Top MBA schools are a different story though. According to separate articles in the Wall Street Journal and Financial Times, MBA grads could double their income.

The average MBA salary varies depending on school and specialty, too, and most research focuses on median earnings, not the average. Yale School of Management, for example, reports its graduates earn a median salary of $127,100, not counting bonuses. The Graduate Management Admission Council’s 2019 Business School Hiring Report revealed that the median annual base starting salary U.S. companies will offer new MBA hires in 2019 is $115,000.

The cost of attending top MBA programs is certainly a premium compared to tuition at other schools, but with a jump in income from $75,000 to $150,000, for example, it might be worth the cost of admission.

The best student loan repayment strategy for an MBA

In our experience, the majority of MBA grads should choose one of two paths to eliminate their student loan debt:

  1. Pay back the loans as fast as possible. This path could include refinancing to get a lower interest rate and paying back the loans in 10 years or less. This path works best for those who have 1.5x their income or less in MBA debt (e.g., $150,000 or less in student debt with a $100,000 salary) and won’t want to pursue a career that would qualify for public service loan forgiveness (PSLF).
  2. Keep payments as low as possible and maximize taxable loan forgiveness. This path typically includes an income-driven repayment plan — like Pay As You Earn (PAYE), Revised Pay As You Earn (REPAYE) or Income-Based Repayment (IBR) — and paying on the loans for 20 to 25 years until the remaining debt is forgiven. The key here is to save aggressively in pre-tax retirement accounts to lower your adjusted gross income and also to save up for the looming tax bomb you’ll face when the debt balance is forgiven. This path works best for an MBA who owes 2x their income or more (e.g., $150,000 or more in student loans while earning $75,000 or less).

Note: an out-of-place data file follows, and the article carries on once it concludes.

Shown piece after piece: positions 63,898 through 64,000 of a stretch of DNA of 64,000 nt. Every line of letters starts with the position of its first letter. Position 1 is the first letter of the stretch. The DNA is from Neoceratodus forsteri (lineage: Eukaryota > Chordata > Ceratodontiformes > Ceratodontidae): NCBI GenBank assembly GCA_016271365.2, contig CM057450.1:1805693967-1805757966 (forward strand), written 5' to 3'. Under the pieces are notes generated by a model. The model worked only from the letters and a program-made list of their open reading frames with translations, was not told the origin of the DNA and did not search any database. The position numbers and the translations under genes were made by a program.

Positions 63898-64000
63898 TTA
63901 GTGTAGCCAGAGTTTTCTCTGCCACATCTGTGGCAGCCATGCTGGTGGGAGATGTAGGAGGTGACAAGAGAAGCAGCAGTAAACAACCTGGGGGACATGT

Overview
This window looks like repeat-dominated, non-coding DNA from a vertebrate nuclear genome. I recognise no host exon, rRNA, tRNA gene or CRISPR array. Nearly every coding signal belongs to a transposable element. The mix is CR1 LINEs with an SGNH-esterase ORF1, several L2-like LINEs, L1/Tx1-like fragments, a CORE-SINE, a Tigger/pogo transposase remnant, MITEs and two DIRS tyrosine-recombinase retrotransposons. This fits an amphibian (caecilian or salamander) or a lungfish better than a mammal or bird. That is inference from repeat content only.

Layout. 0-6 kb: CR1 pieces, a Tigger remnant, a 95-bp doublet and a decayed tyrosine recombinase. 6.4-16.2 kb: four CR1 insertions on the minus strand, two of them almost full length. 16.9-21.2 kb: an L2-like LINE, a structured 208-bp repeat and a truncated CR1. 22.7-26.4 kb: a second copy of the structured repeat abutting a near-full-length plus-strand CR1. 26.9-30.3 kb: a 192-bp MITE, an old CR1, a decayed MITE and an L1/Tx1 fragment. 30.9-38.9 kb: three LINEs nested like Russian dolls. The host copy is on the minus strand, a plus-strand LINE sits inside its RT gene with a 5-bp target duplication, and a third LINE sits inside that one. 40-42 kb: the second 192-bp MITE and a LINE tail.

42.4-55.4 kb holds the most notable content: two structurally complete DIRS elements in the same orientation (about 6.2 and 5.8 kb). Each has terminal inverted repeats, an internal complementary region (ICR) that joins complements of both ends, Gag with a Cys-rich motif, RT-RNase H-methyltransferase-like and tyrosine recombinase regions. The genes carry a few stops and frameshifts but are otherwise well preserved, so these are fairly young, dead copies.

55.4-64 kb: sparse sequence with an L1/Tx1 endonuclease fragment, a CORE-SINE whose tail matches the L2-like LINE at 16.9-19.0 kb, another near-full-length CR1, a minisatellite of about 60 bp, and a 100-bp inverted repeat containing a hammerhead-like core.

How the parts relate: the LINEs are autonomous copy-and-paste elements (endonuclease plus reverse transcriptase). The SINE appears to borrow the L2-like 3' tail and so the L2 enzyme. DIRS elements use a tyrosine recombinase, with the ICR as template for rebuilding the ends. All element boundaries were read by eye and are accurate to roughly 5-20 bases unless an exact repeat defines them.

Editor's note: The REPAYE plan was replaced by the Saving on a Valuable Education (SAVE) plan. Learn how the SAVE plan can save you money on your MBA.

Case study 1: Student loan repayment for a top-tier MBA graduate vs. non-top 25 MBA programs

The two major factors that will determine whether MBA debt repayment should follow an aggressive approach or income-driven repayment are:

  1. The amount of debt
  2. The projected income

Let’s take a look at how a graduate of a top MBA program would save the most money paying back their loans.

Amanda just graduated from the Ross School of Business at the University of Michigan. She has $150,000 in MBA debt, federal student loans at 6.8% (Grad PLUS loan), and just got a job in healthcare earning $125,000. Her income is projected to grow to $200,000 in five years before leveling out.

Let’s compare two repayment options — income-driven repayment with taxable loan forgiveness on PAYE versus refinancing to 4.5% and paying off the loan in 10 years:

Refinancing is clearly the better option here. Her payments on PAYE would be so high that there won’t be a remaining balance to forgive. It means that Amanda would end up paying back a 6.8% loan in full in 15 years on this path. She wisely chooses to refinance with a lender, lower her interest rate to 4.5% and pay it back in 10 years. This option will save her nearly $73,000 in interest versus going on PAYE.